Here, the trial judge afforded defense counsel a recess to discuss with his client whether or not to testify. When trial resumed, counsel stated that defendant chose not to testify and wanted the jury told that his decision cannot be used against him.

Defendant voiced no disagreement with this representation of counsel. Indeed, no claim is made that counsel was ineffective in this regard. Under the circumstances, we are satisfied that the on-the-record colloquy demonstrates that defendant clearly and unequivocally waived his right to testify. [Id. at 8.]

Defendant filed a timely PCR petition re-raising the issues of weight of the evidence and juror taint. He also claimed ineffective assistance of trial counsel, who allegedly denied defendant his right to testify and did not adequately consult with defendant prior to trial, investigate defendant's case or develop a defense strategy. Specifically, defendant argued trial counsel failed to obtain an alleged videotape, which would have purportedly shown defendant did not discard the $100 bill, or to call witnesses, who would supposedly have testified to defendant's lack of motive for committing the crime and his absence from the Dart Inn where the robbery occurred.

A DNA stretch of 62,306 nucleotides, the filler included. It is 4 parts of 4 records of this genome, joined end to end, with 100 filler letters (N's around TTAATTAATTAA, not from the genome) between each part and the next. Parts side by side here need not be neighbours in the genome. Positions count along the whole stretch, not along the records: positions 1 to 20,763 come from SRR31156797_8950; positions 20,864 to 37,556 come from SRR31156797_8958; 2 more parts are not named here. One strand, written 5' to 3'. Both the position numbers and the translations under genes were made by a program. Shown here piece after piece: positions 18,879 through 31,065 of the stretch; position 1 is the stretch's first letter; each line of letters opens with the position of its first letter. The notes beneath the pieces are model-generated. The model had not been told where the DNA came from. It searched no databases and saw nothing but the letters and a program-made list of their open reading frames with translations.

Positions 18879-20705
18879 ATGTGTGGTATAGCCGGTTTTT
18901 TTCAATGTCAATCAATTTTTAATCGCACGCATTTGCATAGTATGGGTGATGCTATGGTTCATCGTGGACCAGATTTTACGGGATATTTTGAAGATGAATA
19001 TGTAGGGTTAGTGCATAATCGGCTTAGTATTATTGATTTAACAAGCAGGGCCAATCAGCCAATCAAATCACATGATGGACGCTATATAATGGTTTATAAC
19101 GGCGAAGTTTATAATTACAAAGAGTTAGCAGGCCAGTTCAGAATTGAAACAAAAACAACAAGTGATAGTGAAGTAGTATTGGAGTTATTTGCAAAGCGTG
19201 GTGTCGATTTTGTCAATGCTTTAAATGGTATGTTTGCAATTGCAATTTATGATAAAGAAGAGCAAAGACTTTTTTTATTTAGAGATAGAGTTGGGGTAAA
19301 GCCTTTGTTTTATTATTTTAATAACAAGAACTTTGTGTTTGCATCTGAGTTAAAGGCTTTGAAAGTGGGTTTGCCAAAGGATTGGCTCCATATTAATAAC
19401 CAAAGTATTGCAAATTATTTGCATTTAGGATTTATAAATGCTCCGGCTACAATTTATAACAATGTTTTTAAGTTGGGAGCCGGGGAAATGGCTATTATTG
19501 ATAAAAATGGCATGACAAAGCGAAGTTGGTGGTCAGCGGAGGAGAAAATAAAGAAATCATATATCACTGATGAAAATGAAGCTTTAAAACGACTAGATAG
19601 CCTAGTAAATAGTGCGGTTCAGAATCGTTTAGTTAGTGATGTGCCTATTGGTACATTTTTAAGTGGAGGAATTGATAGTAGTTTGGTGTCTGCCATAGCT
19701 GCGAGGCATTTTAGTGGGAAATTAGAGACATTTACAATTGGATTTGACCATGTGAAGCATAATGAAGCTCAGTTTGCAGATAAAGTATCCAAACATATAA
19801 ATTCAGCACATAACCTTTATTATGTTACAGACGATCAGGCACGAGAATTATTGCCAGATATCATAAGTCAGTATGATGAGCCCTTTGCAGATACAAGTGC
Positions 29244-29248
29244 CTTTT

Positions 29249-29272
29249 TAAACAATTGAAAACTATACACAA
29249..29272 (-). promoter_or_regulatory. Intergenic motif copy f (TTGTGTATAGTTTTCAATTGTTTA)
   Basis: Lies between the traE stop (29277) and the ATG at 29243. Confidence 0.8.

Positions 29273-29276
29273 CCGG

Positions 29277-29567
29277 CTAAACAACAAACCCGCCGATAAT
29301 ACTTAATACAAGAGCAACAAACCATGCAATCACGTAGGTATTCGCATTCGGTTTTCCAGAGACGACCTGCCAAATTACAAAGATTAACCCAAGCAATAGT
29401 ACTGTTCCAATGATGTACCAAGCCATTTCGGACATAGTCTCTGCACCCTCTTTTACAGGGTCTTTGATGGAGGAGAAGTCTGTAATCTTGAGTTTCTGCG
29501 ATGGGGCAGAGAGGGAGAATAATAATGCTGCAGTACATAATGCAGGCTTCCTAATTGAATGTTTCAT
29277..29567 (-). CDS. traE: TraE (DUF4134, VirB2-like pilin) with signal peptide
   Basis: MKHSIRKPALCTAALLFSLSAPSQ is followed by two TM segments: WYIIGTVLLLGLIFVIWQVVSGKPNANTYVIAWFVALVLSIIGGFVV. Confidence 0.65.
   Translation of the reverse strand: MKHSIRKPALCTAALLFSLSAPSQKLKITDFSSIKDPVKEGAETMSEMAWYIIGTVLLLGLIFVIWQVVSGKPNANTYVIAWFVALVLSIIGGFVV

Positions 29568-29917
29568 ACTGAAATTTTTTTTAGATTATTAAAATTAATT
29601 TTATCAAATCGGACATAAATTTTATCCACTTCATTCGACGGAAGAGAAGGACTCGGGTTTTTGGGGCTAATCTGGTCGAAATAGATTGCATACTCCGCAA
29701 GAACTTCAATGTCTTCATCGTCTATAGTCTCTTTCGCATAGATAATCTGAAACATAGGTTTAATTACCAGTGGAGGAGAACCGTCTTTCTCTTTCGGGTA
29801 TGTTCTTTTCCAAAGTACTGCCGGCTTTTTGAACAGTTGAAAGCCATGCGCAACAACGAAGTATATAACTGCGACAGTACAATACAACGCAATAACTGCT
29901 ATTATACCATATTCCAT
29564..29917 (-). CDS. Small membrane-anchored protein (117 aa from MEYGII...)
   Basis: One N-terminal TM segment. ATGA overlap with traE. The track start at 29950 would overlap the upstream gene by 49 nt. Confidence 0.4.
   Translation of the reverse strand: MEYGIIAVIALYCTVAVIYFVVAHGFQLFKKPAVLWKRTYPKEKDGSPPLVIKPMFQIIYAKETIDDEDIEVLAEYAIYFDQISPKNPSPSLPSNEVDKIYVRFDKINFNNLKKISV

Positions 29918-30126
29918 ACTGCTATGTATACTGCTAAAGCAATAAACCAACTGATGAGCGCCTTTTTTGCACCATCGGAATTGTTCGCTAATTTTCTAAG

An evidentiary hearing was held on defendant's PCR petition, during which defendant's sister testified that had trial counsel called her as a witness, she would have explained that defendant had no reason to commit the robbery because his relatives regularly provided monetary support to defendant. Defendant also testified at the PCR hearing, claiming that trial counsel neither met with him during the year leading up to his trial while he was free on bail nor allowed him to testify during trial. According to defendant, he wanted to testify that Dover Police had planted a knife in his back pocket and recorded his actions on videotape at the station following his arrest, which would have demonstrated that he had not dropped the $100 bill on the floor in an attempt to cover up the evidence. Lastly, defendant testified that the bartender and patrons at the Dart Inn would have confirmed his absence from the bar on the night of the robbery.